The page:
The Pillowbook of Prudence.

On learning…

It’s an age since a Pillowbook has appeared on the blog. A Pillowbook, if it is in the style of Sei Shonagon, is a sharp-eyed look at life, maybe even acerbic. The last few months have been too… soulful for me to be acerbic. I re-learned how grief can pull you apart. How kind attention and love can put you back together. How loyal friends stick by you, how loyal readers keep you focused and stay loyal no matter that the book you have promised them seems like a mirage.

I learned that old dogs can learn new tricks. My blind dog has learned that he has a memory. A memory of geographic layout. That if he lets his anxiety go and his memory kick in, he can walk anywhere without accident. I learned that family and friends can pull you through anything. As dogs, horses and family members began bending and then falling, other family members and a remarkable group of close friends from across the globe gave touching support. A word, a cup of coffee, a Chatzy, an email, dinner.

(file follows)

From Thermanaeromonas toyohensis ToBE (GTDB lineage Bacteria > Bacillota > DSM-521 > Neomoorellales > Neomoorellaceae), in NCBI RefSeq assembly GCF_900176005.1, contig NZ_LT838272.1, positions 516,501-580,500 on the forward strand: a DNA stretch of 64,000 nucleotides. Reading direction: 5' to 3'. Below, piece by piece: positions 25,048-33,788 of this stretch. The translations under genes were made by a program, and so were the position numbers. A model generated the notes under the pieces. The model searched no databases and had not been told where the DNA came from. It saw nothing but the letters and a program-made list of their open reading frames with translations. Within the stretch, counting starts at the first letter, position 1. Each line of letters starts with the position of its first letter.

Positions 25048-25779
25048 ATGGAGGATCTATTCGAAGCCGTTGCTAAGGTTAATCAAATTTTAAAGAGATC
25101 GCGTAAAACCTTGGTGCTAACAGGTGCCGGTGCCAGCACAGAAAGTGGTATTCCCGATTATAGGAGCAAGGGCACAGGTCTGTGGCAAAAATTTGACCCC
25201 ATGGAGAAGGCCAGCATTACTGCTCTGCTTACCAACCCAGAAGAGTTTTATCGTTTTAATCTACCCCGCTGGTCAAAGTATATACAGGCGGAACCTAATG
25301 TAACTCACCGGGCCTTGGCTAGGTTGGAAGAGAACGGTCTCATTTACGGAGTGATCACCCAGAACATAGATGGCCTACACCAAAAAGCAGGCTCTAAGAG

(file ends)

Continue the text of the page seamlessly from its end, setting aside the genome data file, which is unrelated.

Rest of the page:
I learned that skies do have silver linings, that there is sunshine after rain, that it is truly darkest before they turn on the lights! That the worst things are often blessings in disguise, pointing the Way.

Sea froth.

Today and yesterday the sun has shone, the grass is so long it tickles the dogs’ bellies. The waves have growled and grumbled and made dark beige-coloured froth that reminds me of a delicious coffee flummery. The birds have begun a spring chorus. A magpie began his calortle-ortle-ortle at 3.45 AM today and I couldn’t be angry because I wondered if he was as glad as I that the rain had finally stopped, the temperature had risen and the fragrance of spring was heavy on the night air.

Australian Magpie.

More than anything I’ve learned that there are some people who can give and give and more’s the pity that there are some who just can’t. Who haven’t got the ability to look at the real have-nots and realise they have no right to complain about what they have or don’t have in life.

And as the Pillowbook often relates: I’ve learned that there are still those who persist in wearing black, even when our weather has been indifferent for months, merely adding to the sombre mood of an Australian winter. May the God of Small Things throw them ‘smalls’ in different colours! If I have to look at the greys and the blacks, it’s refreshing to think there might be bright socks, stockings or even … shoes beneath it all.